‘But I will forbear to enlarge upon those deep and holy mysteries of the Platonic philosophy, which, while they are revealed to but few of the pious, are totally unknown to the profane; how, that Venus is a twofold goddess, each of the pair producing a particular passion, and in different kinds of lovers. One of them is the “Vulgar”, who is prompted by the ordinary passion of love, to stimulate not only the human feelings, but even those of cattle and wild beasts, to lust, and commit the enslaved bodies of beings thus smitten by her to immoderate and furious embraces. The other is the “Heavenly” Venus, who presides over the purest love, who cares for men alone and but few of them, and who influences her devotees by no stimulants or allurements to base desire’ (Bohn’s trans. 258).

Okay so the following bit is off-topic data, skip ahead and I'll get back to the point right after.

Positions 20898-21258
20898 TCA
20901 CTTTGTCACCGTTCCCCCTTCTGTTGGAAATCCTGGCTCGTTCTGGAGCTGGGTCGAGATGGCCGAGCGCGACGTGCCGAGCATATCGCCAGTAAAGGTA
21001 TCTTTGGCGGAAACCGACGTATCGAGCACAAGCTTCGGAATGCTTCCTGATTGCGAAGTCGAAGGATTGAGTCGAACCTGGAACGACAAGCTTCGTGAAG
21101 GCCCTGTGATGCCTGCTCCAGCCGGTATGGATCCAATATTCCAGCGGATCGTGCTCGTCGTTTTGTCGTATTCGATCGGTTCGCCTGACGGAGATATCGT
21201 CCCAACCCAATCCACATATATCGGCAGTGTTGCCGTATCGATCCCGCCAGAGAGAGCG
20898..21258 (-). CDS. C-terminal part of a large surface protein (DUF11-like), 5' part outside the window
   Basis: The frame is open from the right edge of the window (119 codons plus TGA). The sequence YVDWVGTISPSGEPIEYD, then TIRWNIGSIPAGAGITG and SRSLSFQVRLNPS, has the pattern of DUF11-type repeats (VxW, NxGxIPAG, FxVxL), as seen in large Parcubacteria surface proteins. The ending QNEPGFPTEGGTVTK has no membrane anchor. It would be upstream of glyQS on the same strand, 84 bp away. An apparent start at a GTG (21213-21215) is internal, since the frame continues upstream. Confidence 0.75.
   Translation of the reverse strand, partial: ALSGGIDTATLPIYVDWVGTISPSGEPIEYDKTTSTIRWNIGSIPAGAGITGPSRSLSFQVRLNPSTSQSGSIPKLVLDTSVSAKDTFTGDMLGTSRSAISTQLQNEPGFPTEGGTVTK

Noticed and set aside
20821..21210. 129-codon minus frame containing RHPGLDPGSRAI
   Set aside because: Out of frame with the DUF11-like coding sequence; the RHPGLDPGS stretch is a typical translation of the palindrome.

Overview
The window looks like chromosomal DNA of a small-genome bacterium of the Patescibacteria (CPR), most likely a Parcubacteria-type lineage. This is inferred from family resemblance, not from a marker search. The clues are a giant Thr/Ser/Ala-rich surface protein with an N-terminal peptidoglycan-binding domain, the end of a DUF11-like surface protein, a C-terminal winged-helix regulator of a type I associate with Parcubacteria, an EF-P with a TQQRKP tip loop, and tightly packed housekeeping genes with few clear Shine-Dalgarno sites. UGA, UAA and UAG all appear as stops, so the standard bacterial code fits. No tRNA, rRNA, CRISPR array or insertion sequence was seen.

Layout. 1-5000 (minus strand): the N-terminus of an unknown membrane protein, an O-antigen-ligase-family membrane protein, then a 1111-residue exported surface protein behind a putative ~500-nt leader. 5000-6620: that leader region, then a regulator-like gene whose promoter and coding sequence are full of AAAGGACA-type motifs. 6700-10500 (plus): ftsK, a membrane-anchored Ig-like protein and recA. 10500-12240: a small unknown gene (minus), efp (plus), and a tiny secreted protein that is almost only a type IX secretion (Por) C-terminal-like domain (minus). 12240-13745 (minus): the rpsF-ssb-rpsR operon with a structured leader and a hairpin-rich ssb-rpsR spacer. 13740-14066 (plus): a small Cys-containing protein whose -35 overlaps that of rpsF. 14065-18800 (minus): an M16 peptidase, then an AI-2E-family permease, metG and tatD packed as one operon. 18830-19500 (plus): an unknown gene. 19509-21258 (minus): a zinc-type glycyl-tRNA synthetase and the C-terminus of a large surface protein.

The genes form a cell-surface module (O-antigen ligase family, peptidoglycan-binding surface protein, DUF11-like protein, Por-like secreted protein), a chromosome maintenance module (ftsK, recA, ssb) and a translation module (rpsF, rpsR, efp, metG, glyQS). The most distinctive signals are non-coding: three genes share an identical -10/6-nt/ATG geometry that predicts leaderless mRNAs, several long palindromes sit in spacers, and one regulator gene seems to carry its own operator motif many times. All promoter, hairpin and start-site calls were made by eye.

It has been suggested that in this way two ‘Cupids’ compete for Psyche’s love; and thar in the same way the ‘higher Venus’ prevails in the case of Lucius when Fotis is replaced by Isis. It does not seem clear that a relationship with both Isis and Fotis would be impossible for Lucius, however his attitude towards ‘love’ does seem change evolve from the lower Venus to the higher Venus in the course of the novel.